Russia and Turkey sign gas deal, seek common ground on Syria as ties warm
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Russian President Vladimir Putin (L) shakes hands with his Turkish counterpart Tayyip Erdogan during their meeting in Istanbul, Turkey, October 10, 2016. Kayhan Ozer/Presidential Palace/Handout via REUTERS
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By Olesya Astakhova and Nick Tattersall
ISTANBUL (Reuters) - Turkey and Russia signed an agreement on Monday for the construction of a major undersea gas pipeline and vowed to seek common ground on the war in Syria, accelerating a normalization in ties nearly a year after Turkey shot down a Russian warplane.
Turkish President Tayyip Erdogan hosted Russia's Vladimir Putin at an Ottoman-era villa in Istanbul for talks which touched on energy deals, trade and tourism ties, defense and the conflict in Syria, where the two leaders back opposing sides.
"Today has been a full day with President Putin of discussing Russia-Turkish relations ... I have full confidence that the normalization of Turkish-Russian ties will continue at a fast pace," Erdogan told a joint news conference.
The warming relations between NATO member Turkey and Russia comes as both countries are dealing with troubled economies and strained ties with the West.
Putin said Moscow had decided to lift a ban on some food products from Turkey, imposed after the Turks shot down a Russian fighter jet near the Syrian border last November, and that both leaders had agreed to work toward the full-scale normalization of bilateral ties.
They signed a deal on the TurkStream undersea gas pipeline, which will allow Moscow to strengthen its position in the European gas market and cut energy supplies via Ukraine, the main route for Russian energy into Europe.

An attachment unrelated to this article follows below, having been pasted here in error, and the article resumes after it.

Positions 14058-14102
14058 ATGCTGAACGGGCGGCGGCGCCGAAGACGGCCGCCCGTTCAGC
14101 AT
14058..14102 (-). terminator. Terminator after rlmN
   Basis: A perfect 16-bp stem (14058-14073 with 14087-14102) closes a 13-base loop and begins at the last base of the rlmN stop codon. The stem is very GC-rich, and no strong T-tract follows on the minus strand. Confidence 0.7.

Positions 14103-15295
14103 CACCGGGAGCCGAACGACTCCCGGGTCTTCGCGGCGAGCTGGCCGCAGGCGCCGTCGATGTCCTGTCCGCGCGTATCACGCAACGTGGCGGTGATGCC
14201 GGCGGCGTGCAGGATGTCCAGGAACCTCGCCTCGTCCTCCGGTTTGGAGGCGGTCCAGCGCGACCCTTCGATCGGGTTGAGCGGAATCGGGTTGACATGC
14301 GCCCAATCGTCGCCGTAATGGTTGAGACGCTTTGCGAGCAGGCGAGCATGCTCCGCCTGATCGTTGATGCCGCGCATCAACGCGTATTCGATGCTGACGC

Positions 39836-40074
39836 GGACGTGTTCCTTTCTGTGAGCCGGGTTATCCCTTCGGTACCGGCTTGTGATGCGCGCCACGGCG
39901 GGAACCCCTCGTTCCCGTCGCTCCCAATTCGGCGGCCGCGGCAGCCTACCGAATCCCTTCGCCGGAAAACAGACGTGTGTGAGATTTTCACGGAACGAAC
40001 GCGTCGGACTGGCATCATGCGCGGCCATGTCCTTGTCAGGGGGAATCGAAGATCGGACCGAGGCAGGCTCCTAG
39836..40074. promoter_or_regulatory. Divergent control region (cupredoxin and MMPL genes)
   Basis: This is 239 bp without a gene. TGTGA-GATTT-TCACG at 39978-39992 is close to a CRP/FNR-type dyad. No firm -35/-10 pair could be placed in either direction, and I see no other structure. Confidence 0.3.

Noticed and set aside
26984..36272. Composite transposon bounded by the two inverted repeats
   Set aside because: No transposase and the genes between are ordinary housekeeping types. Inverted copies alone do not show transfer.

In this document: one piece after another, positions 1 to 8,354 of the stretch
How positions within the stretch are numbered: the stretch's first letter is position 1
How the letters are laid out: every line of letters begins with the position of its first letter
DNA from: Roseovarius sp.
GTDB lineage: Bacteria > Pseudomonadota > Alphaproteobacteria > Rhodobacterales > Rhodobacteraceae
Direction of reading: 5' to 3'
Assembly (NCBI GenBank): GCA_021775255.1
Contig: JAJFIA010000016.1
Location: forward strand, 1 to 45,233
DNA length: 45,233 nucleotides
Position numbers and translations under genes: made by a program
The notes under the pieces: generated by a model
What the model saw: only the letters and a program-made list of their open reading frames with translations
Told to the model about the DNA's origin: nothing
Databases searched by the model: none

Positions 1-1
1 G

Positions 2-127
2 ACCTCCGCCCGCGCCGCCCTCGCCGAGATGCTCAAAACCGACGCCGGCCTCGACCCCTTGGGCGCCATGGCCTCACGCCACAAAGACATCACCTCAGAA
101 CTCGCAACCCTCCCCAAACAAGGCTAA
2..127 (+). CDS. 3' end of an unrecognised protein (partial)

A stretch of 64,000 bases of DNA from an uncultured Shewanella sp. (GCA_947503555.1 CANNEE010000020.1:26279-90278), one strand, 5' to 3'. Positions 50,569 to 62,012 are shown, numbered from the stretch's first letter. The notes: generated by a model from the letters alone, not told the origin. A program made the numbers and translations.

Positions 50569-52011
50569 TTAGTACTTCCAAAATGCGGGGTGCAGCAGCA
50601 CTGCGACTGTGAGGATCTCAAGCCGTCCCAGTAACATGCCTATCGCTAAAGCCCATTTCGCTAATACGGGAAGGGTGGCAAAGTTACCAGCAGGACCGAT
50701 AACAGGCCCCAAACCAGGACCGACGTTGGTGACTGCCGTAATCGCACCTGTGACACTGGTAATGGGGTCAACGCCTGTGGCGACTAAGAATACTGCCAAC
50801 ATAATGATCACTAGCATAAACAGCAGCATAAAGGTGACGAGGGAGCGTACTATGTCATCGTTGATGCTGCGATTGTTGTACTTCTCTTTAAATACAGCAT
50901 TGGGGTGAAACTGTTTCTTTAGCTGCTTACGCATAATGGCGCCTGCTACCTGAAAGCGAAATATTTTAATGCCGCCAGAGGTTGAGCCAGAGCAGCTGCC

The plan for TurkStream emerged after Russia dropped plans to build the South Stream pipeline to Bulgaria due to opposition from the European Union, which is trying to reduce its dependence on Russian gas.
Erdogan also said plans for a Russian-built nuclear power plant in Turkey would be accelerated. Time lost on the Akkuyu project because of strained relations would be made up, he said.
In 2013, Russia's state nuclear corporation Rosatom won a $20 billion contract to build four reactors in what was to become Turkey's first nuclear plant, but construction was halted after the downing of the Russian jet.
DEEP DIVISIONS ON SYRIA
Putin received Erdogan in a Tsarist-era palace outside his home city of St Petersburg in August, when the two leaders, both powerful figures ill-disposed to dissent, announced plans for an acceleration in trade and energy ties.
But progress on Syria, over which they remain deeply divided, has been more problematic. Erdogan described the topic as "very sensitive", but said he had discussed Turkey's military operations in Syria with Putin on Monday.
Both men said they had agreed on the importance of delivering aid to the city of Aleppo, whose opposition-held eastern sector has been encircled by Russian-backed Syrian forces for all but a short period since July.
"We have a common position that everything must be done to deliver humanitarian aid to Aleppo. The only issue is ... ensuring the safety of aid delivery," Putin said, adding he had agreed with Erdogan to intensify military contacts.
Russia has backed Syrian President Bashar al-Assad with a year-long air campaign against the rebels fighting him. Turkey backs the rebels and wants to see Assad out of power.
On Saturday, Russia vetoed a French-drafted U.N. Security Council resolution that would have demanded an end to air strikes and military flights over Aleppo. A rival Russian draft text failed to get a minimum nine votes in favor.
Erdogan said there would be further talks with Russia over the conflict in Syria. But there was little sign of any concrete progress toward reconciling their differences.
"We discussed ... how we can cooperate on this matter, especially on humanitarian aid to Aleppo, what strategy can we implement so people in Aleppo can find peace," Erdogan said.
"We will come together with our foreign ministries and top military leaders and intelligence officers."
(Writing by Nick Tattersall; Editing by Anna Willard)
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